“So, for the next few weeks you will be paired up with one of your classmates as we launch a new project designed to help you experience some of what it takes to create and stick to a household budget.” Mr. Griego picked up a stack of index cards from his desk. “I have created a scenario with careers and incomes for each couple. Some of you have children, and some don’t. Every few days you will get a new financial situation you have to deal with. Each week of this project will be the equivalent of one month for your budget. You will turn in a complete six month budget, along with a written report at the end of the project. Each couple will also give a five-minute oral presentation.” He started calling names and handing out index cards. There were groans and titters of laughter as the names were called because some of the couples were same-sex. “Josh Harris and Bernie Abeyta.” No one in the class said anything or laughed at the pairing. Josh wasn’t surprised; he had pretty much fallen off the radar over a year ago. He stood and walked to the front of the room to retrieve the index card.
“Who’s Bernie Abeyta?” he asked quietly. Great. I’m paired with a guy. Just what I needed.
The girl with the short, purple hair raised her hand. “Me.” She sounded bored.
“Okay. I’m, uh, I’m Josh.” He stood in front of her desk, awkwardly shifting from side to side.
“Yeah. I’m Bernie.” She glanced up quickly, meeting his gaze, then looked away.
“You have the last fifteen minutes of class to exchange contact information, phone numbers, email addresses, whatever you need to get in touch with your partner. Most of the project work will need to be on your own time as you will need to visit grocery stores and do some online research,” Mr. Griego said.
Josh sat down in the newly vacated desk in front of Bernie. “So.” He waved the index card. “One of us is a teacher and the other is an attorney. Which do you want to be?”
Bernie shrugged. “It doesn’t really matter to me. You choose.”
He looked at her, a half-smile on his face. Close-up he noticed that she had beautiful, smooth, light-brown skin and her eyes were so dark they looked black. She didn’t wear much makeup; she didn’t need to. “Fine. I’ll be the teacher. You can be the attorney.” She looked up quickly. “Is that okay?”
She shrugged again. “Sure. It doesn’t matter. Do we have kids?”
“Yeah, we have two: an eight-year-old daughter and a six-year-old son. So, I guess we should exchange phone numbers and email.” He scrawled his information on a page of his notebook and tore it out, handing it to her.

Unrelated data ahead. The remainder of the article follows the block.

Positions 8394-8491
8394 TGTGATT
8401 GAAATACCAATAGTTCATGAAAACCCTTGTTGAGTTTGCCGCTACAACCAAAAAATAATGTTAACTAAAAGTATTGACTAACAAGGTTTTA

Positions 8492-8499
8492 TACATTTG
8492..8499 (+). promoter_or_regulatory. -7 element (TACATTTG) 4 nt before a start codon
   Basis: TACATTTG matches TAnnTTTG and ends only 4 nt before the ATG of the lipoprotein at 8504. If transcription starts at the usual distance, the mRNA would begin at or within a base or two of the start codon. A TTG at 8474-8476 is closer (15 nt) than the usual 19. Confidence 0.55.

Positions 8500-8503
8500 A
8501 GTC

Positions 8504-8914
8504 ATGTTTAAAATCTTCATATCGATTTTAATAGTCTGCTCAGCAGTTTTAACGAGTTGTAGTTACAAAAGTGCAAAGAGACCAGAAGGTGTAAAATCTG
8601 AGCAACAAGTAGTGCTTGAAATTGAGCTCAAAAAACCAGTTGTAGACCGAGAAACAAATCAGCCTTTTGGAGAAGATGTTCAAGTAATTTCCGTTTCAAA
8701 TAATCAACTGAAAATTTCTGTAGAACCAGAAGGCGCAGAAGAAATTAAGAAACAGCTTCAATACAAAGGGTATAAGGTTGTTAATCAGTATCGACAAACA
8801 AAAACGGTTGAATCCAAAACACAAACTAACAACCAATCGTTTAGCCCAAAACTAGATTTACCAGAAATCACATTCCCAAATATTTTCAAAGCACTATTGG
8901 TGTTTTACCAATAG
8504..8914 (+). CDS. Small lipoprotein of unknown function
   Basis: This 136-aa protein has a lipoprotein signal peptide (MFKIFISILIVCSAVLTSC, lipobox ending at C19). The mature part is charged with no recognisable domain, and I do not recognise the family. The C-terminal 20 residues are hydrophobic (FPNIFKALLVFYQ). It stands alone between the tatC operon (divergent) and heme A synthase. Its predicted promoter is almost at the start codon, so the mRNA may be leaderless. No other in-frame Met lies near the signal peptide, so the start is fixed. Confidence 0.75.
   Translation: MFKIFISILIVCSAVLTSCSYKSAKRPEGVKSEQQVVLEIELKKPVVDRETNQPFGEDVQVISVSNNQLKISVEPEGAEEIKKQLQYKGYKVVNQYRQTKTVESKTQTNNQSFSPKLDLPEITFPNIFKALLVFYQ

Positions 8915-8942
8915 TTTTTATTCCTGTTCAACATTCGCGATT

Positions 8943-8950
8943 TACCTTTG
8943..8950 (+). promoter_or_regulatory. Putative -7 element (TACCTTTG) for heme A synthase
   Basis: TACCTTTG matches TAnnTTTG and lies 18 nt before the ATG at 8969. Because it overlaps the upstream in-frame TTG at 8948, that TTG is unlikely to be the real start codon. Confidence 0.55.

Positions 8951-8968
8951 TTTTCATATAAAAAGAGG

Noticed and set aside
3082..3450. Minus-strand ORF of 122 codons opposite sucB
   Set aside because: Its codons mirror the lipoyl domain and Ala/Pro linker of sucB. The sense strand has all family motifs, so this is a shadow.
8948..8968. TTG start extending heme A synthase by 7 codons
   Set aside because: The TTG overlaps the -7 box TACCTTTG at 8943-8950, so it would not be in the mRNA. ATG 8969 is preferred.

She took the page, staring at it blankly for a moment before tearing a piece of paper out of her own notebook. “Here’s my email.”
He looked at it. “What’s your cell number?”
“I don’t have one. Just the email.”
“Oh. Okay.” Josh had never heard of anyone his age who didn’t have a cell phone. “So, do you want to get together tonight to get started on this? We could meet at my house. Or yours. Whatever you want.”
“Yours. Here.” She pushed the paper back at him. “Write your address. I have to work until seven. I can be there around seven-thirty. Is that okay?” She didn’t meet his eyes.
“Uh, sure. That’s fine. Here.” He handed the paper back. “Do you need a ride or anything?”
“Oh. Great. So, I’ll, uh, see you tonight. I guess.” He had never been so tongue-tied around a girl.
“Yeah.” She turned her attention back to her notebook, clearly dismissing him.
Josh returned to his seat, chagrined. I seem to have lost my touch. Then again, he hadn’t really been trying very hard for a long time. He used to be much better at this whole thing: friends, girls, talking. Now he simply didn’t have the energy anymore. It was October of his senior year and he was biding his time until he could graduate and move on with his life. She’s really pretty, though. He groaned inwardly as he packed his notebook and shouldered his backpack. He knew he had no business noticing how pretty his new partner was; he should be thinking about how gorgeous his girlfriend had looked in her cheerleading uniform that morning during the pep rally. She was beautiful, sweet, and had stuck by him through a seriously dark time in his life. He had really been phoning it in lately with Kayleigh. Jeez, he could do better. He merged with the flow of humanity in the hallway, determined to do right by her, starting tomorrow at lunch.